The classical and the one-and-a-half ventricular options for surgical repair in patients with discordant atrioventricular connections

Carl L. Backer*, Robert D. Stewart, Constantine Mavroudis

*Corresponding author for this work

Research output: Contribution to journalArticle

4 Scopus citations

Abstract

The classical option for surgical repair in patients with congenitally corrected transposition takes advantage of the physiologic correction provided by nature. At the end of the surgical procedures, however, the morphologically right ventricle remains as the systemic ventricle. Surgical intervention is essentially the correction of associated lesions, including closure of ventricular septal defects, pulmonary valvotomy, placement of a conduit from the morphologically left ventricle to the pulmonary arteries, replacement of the morphologically tricuspid valve, and placement of pacemakers for third degree atrioventricular block. For many years, the classical approach was the "standard" surgical approach.1-4 More recently, newer alternatives have become available, including forms of anatomic repair, the "one-and-a half" ventricular option, and conversion to the Fontan circulation. The goal of anatomic repair is to craft connections such that the morphologically left ventricle becomes the systemic ventricle. Surgical techniques that accomplish this are a Rastelli procedure combined with an atrial baffle,5 and the combination of an arterial switch with an atrial baffle, be it a Mustard or Senning procedure.6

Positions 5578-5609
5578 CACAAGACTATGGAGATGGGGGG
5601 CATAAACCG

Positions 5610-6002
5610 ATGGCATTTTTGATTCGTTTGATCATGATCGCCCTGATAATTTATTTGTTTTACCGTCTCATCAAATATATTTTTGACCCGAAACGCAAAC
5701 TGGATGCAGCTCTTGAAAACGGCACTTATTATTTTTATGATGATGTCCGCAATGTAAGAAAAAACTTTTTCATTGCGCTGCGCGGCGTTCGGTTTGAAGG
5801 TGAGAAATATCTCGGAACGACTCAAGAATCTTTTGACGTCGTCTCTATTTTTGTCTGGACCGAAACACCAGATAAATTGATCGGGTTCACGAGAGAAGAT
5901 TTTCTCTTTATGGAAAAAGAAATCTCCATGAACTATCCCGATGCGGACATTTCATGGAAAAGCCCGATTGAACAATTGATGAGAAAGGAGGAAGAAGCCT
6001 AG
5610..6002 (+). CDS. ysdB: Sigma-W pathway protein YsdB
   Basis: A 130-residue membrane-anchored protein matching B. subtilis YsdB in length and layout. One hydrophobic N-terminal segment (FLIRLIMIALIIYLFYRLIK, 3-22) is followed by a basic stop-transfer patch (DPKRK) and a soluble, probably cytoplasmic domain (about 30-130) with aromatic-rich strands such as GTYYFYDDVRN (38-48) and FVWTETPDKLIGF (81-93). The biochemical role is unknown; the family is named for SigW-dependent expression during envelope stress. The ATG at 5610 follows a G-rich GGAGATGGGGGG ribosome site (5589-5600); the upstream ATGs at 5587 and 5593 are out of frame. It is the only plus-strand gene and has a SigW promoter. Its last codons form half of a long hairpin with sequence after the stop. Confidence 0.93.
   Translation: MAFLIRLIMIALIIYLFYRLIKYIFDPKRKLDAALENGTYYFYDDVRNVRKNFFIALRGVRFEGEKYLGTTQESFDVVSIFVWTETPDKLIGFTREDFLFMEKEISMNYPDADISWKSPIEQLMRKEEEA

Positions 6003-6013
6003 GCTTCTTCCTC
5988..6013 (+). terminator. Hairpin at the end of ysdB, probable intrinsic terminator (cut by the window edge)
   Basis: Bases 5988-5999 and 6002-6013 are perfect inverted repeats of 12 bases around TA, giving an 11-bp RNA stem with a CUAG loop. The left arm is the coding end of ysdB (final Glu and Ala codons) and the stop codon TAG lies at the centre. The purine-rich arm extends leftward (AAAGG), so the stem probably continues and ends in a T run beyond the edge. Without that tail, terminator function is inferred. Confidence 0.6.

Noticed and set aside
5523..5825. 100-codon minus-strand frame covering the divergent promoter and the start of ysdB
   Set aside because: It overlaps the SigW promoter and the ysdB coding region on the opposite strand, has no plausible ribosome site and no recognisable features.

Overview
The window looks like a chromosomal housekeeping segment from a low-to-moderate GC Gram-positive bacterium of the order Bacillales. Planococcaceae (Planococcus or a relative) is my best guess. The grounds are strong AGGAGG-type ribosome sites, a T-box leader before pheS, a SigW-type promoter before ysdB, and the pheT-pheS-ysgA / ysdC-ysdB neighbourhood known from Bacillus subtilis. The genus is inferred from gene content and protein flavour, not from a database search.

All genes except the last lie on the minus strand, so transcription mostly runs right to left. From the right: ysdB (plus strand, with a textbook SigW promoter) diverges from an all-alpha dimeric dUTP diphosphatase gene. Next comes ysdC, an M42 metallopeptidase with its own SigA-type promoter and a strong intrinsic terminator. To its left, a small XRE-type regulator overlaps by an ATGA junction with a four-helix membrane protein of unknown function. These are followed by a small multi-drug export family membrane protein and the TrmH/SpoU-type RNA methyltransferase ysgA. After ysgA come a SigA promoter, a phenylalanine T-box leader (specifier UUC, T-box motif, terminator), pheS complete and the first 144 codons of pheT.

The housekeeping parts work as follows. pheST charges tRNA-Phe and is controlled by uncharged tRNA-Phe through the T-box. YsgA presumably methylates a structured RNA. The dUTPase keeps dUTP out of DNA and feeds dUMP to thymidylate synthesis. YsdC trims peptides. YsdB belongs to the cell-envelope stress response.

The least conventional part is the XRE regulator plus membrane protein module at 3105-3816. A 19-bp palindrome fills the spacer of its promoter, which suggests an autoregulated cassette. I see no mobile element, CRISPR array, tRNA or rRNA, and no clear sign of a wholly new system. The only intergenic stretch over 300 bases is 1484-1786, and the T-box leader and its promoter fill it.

Original languageEnglish (US)
Pages (from-to)91-96
Number of pages6
JournalCardiology in the young
Volume16
Issue numberSUPPL. 3
DOIs
StatePublished - Sep 1 2006

Keywords

  • Cavopulmonary anastomosis
  • Congenital heart disease
  • Congenitally corrected transposition
  • Hypoplastic ventricles

ASJC Scopus subject areas

  • Pediatrics, Perinatology, and Child Health
  • Cardiology and Cardiovascular Medicine

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